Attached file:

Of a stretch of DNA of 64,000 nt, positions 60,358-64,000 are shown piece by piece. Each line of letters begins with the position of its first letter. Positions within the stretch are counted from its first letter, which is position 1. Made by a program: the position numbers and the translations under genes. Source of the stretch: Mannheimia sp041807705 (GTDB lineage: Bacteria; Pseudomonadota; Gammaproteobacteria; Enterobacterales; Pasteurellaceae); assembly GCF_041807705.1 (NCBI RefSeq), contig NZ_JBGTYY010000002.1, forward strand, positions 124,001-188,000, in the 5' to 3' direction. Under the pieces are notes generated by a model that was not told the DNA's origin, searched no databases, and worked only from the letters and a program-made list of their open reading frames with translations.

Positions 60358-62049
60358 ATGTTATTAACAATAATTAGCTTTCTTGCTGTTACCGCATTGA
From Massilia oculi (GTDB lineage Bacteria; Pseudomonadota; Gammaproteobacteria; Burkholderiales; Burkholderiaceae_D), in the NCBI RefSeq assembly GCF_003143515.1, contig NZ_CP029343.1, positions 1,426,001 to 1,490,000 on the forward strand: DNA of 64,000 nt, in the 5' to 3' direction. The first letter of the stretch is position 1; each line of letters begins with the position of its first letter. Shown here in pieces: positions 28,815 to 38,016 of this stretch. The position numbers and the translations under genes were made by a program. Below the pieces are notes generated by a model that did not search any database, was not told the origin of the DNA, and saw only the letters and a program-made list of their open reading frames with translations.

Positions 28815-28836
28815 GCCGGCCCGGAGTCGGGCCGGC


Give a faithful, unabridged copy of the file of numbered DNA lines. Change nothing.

Of a stretch of DNA of 64,000 nt, positions 60,358-64,000 are shown piece by piece. Each line of letters begins with the position of its first letter. Positions within the stretch are counted from its first letter, which is position 1. Made by a program: the position numbers and the translations under genes. Source of the stretch: Mannheimia sp041807705 (GTDB lineage: Bacteria; Pseudomonadota; Gammaproteobacteria; Enterobacterales; Pasteurellaceae); assembly GCF_041807705.1 (NCBI RefSeq), contig NZ_JBGTYY010000002.1, forward strand, positions 124,001-188,000, in the 5' to 3' direction. Under the pieces are notes generated by a model that was not told the DNA's origin, searched no databases, and worked only from the letters and a program-made list of their open reading frames with translations.

Positions 60358-62049
60358 ATGTTATTAACAATAATTAGCTTTCTTGCTGTTACCGCATTGA
From Massilia oculi (GTDB lineage Bacteria; Pseudomonadota; Gammaproteobacteria; Burkholderiales; Burkholderiaceae_D), in the NCBI RefSeq assembly GCF_003143515.1, contig NZ_CP029343.1, positions 1,426,001 to 1,490,000 on the forward strand: DNA of 64,000 nt, in the 5' to 3' direction. The first letter of the stretch is position 1; each line of letters begins with the position of its first letter. Shown here in pieces: positions 28,815 to 38,016 of this stretch. The position numbers and the translations under genes were made by a program. Below the pieces are notes generated by a model that did not search any database, was not told the origin of the DNA, and saw only the letters and a program-made list of their open reading frames with translations.

Positions 28815-28836
28815 GCCGGCCCGGAGTCGGGCCGGC